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    • Texting times for motorists – as mobile phone menace drives us to distraction

7 June 2010

Texting times for motorists – as mobile phone menace drives us to distraction

- Three quarters of drivers become easily distracted

- 51% vote texting at the wheel as the number one distraction

- Two out of ten admit to having an accident or losing control of the car as a result of getting sidetracked

- Men are twice as likely as women to let their attention wander by ogling someone they fancy

Britain’s drivers are being driven to distraction behind the wheel by talking and texting on their mobile phones, more than six years since the ban on using hand-held phones while driving was introduced.

Despite the fact that the offence carries a potential Ł60 fine and three point penalty, the survey of 3,000 motorists by Autoglass reveals that more than half (51%) of drivers declare that texting while motoring is the number one distraction, with four out of ten (45%) of those polled putting chatting on the phone in second place. The worst offenders are in the over 55 age group - traditionally seen as safe drivers.

Nearly three quarters (71%) admit it’s easy to become distracted at the wheel and alarmingly two out of ten (18%) admit they’ve either had an accident or momentarily lost control of the car as a result of losing focus while on the road, with four percent confessing this has happened on more than one occasion.

Four out of ten (40%) reckon that fiddling with the radio makes them lose concentration, while nearly two thirds (39%) are easily side-tracked by staring at an accident. Children in the car cause over a third (35%) of drivers to become distracted, while three in ten (29%) become preoccupied by lighting up a cigarette.

Other distractions which made it onto the list are eating and drinking, trying to avoid potholes in the road, road rage, worrying about work and finances, singing along to the radio, checking hair/make-up and sneezing. Worryingly sneezing causes nearly half of (47%) motorists to take their eyes off the road for up to two seconds, two out of ten (21%) for up to four seconds and seven percent for up to a shocking six seconds.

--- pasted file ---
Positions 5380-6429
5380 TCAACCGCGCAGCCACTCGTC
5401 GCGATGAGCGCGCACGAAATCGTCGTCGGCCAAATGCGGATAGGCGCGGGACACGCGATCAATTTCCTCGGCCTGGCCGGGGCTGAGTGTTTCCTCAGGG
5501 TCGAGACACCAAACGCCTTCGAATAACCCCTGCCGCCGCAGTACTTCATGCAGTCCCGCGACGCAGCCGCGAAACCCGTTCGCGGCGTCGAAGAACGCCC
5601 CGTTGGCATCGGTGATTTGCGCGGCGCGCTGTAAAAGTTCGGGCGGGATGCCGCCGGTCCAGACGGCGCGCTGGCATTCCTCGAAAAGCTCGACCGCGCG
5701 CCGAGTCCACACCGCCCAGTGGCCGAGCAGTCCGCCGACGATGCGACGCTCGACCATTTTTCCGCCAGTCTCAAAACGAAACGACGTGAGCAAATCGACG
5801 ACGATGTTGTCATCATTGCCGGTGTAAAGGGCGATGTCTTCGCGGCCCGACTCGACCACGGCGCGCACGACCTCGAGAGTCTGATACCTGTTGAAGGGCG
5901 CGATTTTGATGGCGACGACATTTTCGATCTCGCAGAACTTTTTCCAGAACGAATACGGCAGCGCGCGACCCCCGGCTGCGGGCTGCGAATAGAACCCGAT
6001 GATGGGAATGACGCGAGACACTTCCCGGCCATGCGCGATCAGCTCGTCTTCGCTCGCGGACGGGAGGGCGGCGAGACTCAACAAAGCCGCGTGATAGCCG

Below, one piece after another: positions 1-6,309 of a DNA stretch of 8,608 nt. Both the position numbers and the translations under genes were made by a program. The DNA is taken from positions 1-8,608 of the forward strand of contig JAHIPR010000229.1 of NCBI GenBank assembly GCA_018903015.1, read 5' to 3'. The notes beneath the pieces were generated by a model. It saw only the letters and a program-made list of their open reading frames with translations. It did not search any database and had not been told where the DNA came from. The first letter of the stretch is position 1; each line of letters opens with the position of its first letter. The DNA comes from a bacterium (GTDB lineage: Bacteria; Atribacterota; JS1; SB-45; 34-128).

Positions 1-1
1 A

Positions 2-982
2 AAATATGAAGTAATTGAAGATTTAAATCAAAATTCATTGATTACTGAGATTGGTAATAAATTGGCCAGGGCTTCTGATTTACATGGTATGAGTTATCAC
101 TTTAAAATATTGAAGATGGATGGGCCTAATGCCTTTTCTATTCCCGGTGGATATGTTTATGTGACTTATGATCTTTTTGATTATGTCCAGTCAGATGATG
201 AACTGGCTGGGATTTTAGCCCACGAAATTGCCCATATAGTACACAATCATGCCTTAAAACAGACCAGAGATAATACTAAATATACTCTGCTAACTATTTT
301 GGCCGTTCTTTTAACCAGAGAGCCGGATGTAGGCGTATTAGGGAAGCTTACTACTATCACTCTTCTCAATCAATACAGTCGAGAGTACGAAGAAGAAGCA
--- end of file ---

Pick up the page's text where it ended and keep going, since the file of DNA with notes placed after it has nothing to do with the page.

Spotting someone saucy can also cause a momentary lack of concentration the survey reveals and men are twice as likely as women (35% compared with 15%) to let their attention wander when spotting someone they fancy. Ladies however are almost twice as likely as men (25% compared with 13%) to have their attention diverted by trying to avoid an animal in the road.

More than eight out of ten of those questioned (87%) are convinced the increase in modern car gadgets is causing more distractions than ever for motorists.

The top ten distractions named by the drivers polled:

1. Texting - 51%
2. Talking on phone - 45%
3. Changing radio/CD player - 40.4%
4. Staring at an accident - 39.8%
5. Eating or drinking - 37%
6. Children in the car - 36%
7. Chatting to a passenger - 32.3%
8. Road rage - 32%
9. Having an argument - 31%
10. Lighting a cigarette - 29%

Autoglass managing director, Nigel Doggett, comments: "Our survey clearly shows that it’s easy for drivers to become distracted for a number of reasons, and that this can often lead to losing control of the car.

"We urge all motorists to observe the law on mobile phone use and think twice about the potential consequences of getting sidetracked while driving. By becoming preoccupied by a mobile phone, argument or staring at an accident, motorists are putting themselves, their passengers and other road users’ lives at serious risk."

For tips on how to minimize distraction at the wheel - view document below.

Related media

Download Tips_to_minimise_distraction.doc  Tips_to_minimise_distraction.doc 48 Kb

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